George on Books

Athol Dickson and the Opposite of Art

This is magical realism at its best. One of the hallmarks of this kind of writing is that what is real is only known through the eyes and mind of its characters. What are we to think of an art collector assassin who believes justice is playing Russian roulette with himself before killing his target?

Some of it seems wholly implausible, but then again so is much of what we call reality. Magical Realism works on us when the reader ceases to care if what they are reading could be true. It is true because that is the way the characters see it.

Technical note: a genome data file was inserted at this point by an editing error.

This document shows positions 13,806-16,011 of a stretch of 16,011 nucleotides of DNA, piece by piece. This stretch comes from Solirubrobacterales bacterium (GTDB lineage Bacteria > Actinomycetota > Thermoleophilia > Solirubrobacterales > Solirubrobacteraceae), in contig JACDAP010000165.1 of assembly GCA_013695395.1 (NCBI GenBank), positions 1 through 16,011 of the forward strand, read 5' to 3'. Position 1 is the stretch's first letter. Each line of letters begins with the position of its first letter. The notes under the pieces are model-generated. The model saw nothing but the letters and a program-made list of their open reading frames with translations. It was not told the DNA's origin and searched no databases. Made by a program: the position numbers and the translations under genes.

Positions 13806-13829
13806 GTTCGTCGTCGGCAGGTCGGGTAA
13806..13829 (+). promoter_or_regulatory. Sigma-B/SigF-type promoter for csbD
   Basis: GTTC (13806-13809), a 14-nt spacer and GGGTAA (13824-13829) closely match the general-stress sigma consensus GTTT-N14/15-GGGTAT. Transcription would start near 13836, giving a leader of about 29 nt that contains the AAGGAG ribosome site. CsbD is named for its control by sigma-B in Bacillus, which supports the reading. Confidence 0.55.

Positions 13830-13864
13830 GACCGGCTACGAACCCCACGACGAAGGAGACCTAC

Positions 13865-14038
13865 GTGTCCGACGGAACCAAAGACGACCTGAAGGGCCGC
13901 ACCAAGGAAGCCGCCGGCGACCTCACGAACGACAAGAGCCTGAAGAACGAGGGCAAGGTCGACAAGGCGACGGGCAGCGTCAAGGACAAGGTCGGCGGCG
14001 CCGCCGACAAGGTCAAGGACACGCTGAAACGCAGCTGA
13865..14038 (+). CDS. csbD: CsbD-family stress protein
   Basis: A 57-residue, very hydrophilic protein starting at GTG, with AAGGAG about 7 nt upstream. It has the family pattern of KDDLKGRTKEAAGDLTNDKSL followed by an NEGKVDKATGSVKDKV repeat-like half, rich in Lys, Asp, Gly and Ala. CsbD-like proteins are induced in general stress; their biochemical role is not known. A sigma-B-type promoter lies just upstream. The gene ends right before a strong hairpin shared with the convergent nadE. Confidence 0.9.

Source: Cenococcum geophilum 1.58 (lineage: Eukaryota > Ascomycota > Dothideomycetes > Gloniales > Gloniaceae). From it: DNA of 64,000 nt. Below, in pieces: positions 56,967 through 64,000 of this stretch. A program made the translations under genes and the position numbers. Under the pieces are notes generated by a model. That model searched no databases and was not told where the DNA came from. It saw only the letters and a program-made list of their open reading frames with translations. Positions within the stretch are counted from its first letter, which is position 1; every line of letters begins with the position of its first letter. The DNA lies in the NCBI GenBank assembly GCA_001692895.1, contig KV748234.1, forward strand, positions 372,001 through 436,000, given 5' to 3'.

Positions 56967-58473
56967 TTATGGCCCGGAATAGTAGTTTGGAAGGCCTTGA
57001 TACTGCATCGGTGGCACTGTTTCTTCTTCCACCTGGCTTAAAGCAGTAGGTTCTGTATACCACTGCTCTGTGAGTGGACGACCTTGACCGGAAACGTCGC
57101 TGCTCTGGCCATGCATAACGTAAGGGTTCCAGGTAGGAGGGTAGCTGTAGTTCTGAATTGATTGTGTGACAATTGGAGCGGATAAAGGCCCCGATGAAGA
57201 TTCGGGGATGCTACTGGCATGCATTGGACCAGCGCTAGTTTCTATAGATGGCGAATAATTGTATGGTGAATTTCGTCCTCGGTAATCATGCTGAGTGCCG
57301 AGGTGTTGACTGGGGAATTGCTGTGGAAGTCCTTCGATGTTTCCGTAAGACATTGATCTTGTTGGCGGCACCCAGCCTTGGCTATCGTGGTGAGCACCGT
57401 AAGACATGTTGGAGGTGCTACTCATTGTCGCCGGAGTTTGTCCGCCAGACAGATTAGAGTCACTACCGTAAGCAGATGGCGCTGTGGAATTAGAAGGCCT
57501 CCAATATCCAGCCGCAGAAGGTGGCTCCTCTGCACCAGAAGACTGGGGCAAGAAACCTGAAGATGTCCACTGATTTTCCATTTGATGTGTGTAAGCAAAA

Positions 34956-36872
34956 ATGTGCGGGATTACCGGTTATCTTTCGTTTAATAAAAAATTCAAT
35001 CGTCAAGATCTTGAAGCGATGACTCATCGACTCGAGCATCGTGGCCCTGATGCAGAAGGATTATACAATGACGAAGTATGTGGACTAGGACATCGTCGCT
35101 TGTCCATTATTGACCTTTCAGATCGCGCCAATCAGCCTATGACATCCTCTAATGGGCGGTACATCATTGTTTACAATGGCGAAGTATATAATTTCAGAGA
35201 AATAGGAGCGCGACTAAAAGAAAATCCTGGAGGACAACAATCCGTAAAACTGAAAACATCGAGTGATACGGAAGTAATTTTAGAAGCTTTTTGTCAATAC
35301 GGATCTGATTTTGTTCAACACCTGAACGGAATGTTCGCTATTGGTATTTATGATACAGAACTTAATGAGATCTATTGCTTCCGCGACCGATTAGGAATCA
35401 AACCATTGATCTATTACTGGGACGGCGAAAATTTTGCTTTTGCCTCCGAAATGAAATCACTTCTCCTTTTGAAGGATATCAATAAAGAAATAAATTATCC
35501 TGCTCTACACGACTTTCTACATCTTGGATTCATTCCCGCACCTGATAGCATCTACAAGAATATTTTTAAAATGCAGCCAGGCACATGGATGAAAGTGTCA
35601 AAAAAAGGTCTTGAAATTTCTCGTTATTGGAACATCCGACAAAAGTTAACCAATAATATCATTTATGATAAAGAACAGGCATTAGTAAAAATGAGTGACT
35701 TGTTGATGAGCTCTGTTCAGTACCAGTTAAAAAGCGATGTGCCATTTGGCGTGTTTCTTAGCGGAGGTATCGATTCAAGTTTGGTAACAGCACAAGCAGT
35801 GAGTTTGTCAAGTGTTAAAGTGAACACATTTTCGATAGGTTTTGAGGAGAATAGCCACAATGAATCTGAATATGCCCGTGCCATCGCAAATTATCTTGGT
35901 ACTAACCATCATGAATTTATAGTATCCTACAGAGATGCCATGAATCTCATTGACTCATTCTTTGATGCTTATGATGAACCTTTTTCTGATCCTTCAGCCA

The Opposite of Art has a strong literary flavor and requires–or perhaps blesses the willing participant with–slowing down as you read. But it succeeds in making the reader quit trying to figure everything out (the goal of genre mystery) and to simply join Sheridan Riddler in his convoluted journey of discovery.

A synopsis barely scratches the surface of what The Opposite of Art is about. Come read SciendaQ’s Spring 2012 edition to hear from the author as well.

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